I was skimming through my Scoopit feed on Physical Education when I happened upon an article about Dodgeball. I didn’t Scoopit, but instead tweeted the link, but with an invitation for #pegeeks to comment.
My first thought after reading the article was that banning a game outright seemed to be pretty harsh. I thought the article relied on some knowledgeable PE elders viewing the game through a deficit lens for it’s stance. The effects and “hidden curriculum” of the game were seen as inequitable and unfair, reinforcing power inequities in the PE class. Fair enough, I thought, if you settled for the original version of the game. It was definitely a threat in that case.
I don’t know – maybe it’s the way I think but some threats have the potential to become opportunities.
I know we regularly play a game similar to Dodgeball – but different because we (and by we, I mean my students and I) de-constructed the game and reconstructed it into something that kids were happy to play in mixed gender classes.
We started with a game called “Binball”, and I guess it featured the same inequities as Dodgeball. The aim of the game was to either eliminate the other team by hitting them with the ball, or by hitting a target (usually a bin). We always used soft practice volleyballs in our game, so that wasn’t seen as worth changing.
If you fumbled a ball and it hit the ground, you were out too. Once you were out, you were out. We experienced what I guess the PE elders in the article saw – strong, agile kids winning the game, less able kids eliminated early. The kids didn’t like it, the staff didn’t like it. We didn’t ban it. We changed it.
Firstly, the kids wanted rules to change. They came up with the “strike zones” – where the ball, if it hit you, would get you out. They decided below the waist was out, above the waist but below the shoulder was not out, above the shoulder got the thrower thrown out of the game. They also didn’t like kids getting out early and being out for the duration. So they decided that if someone on your team could hit the basketball backboard at the other end of the court, then anyone that was out was returned to the game. “Fumbles” were still given out, unless someone on your team caught the fumble. They didn’t like people guarding the bins, so blocking in front of the bin was outlawed.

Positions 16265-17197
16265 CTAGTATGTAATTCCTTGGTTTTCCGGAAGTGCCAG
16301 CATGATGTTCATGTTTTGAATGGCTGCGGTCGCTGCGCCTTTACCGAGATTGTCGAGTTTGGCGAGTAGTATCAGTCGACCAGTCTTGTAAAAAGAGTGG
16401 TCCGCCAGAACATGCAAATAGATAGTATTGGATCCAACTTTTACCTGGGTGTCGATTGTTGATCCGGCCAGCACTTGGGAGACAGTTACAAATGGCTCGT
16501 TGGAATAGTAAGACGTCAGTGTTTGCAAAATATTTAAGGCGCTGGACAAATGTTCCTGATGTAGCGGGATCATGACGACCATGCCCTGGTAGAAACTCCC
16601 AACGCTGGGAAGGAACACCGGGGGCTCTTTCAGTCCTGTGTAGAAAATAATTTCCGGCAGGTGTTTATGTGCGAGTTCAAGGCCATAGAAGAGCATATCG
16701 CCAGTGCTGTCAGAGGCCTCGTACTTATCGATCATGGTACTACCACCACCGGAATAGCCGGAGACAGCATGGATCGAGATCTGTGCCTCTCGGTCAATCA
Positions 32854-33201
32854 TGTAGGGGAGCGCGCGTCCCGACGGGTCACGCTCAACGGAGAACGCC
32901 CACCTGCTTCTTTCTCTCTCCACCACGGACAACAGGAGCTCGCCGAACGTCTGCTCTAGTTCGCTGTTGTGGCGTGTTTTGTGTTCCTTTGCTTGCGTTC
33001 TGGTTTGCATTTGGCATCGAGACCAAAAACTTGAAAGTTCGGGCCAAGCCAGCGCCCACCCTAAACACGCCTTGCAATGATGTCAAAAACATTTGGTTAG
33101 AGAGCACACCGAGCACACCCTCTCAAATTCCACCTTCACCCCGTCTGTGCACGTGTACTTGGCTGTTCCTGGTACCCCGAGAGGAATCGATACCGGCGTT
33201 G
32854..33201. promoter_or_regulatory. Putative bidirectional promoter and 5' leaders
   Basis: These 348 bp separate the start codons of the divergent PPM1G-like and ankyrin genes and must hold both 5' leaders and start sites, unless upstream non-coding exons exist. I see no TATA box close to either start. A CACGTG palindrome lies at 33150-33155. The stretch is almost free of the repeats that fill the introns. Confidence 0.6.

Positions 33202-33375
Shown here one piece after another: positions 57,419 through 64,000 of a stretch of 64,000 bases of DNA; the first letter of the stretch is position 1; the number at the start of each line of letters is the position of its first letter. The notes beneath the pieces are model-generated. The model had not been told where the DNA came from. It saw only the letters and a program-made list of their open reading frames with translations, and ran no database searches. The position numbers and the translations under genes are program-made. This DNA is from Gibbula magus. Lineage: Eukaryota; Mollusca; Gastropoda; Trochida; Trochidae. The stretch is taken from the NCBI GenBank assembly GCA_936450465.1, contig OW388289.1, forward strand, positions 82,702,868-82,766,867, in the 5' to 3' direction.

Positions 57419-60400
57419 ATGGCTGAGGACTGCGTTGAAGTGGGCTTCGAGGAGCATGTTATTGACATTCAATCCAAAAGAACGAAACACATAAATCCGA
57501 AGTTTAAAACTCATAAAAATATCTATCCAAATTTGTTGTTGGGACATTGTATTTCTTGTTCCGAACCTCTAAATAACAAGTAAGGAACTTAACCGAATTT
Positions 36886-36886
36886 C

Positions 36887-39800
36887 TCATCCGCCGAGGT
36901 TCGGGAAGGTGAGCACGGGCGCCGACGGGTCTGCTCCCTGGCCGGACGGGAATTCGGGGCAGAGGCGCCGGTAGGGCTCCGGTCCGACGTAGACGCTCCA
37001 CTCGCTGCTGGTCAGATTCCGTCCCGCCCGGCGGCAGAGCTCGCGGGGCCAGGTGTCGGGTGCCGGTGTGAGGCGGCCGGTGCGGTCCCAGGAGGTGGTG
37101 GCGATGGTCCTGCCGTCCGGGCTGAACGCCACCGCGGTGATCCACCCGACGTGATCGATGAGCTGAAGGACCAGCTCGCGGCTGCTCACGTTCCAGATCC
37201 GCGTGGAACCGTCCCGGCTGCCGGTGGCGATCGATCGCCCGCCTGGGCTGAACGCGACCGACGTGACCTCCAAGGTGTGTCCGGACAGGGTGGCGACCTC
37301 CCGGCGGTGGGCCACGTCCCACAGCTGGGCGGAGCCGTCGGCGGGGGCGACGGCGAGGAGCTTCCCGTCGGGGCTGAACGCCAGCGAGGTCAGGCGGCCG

These rule changes made the games more even, produced much longer games with recycled players getting chances to return to the game, and produced exciting 1 v 1 finishes, often between students that were not regarded as “stars”. We saw the advent of tactics, students assuming specific roles at particular points of the game and they recognised the importance of team play and communication rather than individual prowess.
One of the strongest reasons we persisted with the game was that the students wanted to play it, but play it so everyone had a chance. This student led intent made it easy to reinvent the game. I’m happy we had the chance to re-imagine the game and allow the kids to reshape the threat into an opportunity.
We don’t play Binball all the time – usually it’s saved for wet weather when we only have indoor courts available. But the kids still ask for it.
As with so many things in our teaching careers, do you see opportunity where others see a threat? I’d like to think my students do too, now.
2 thoughts on “Dodgeball – threat or opportunity?”
I’m glad that you wrote this and replied to the post on twitter (which led me to follow this link). We play a version of dodgeball where if students are hit (below the waist, with a soft ball) they go to ‘dodgeball jail’, a bench on their opponents side of the court. Their team can ‘free’ them by throwing a ball to them – if they catch it they rejoin the game. This extends the game and means that it only ends once the entire team is in jail. Students love it and I think it prevent a lot of the issues associated with traditional dodgeball. It becomes more tactical and getting people out is not the only focus as you also have to free your teammates in order to be successful.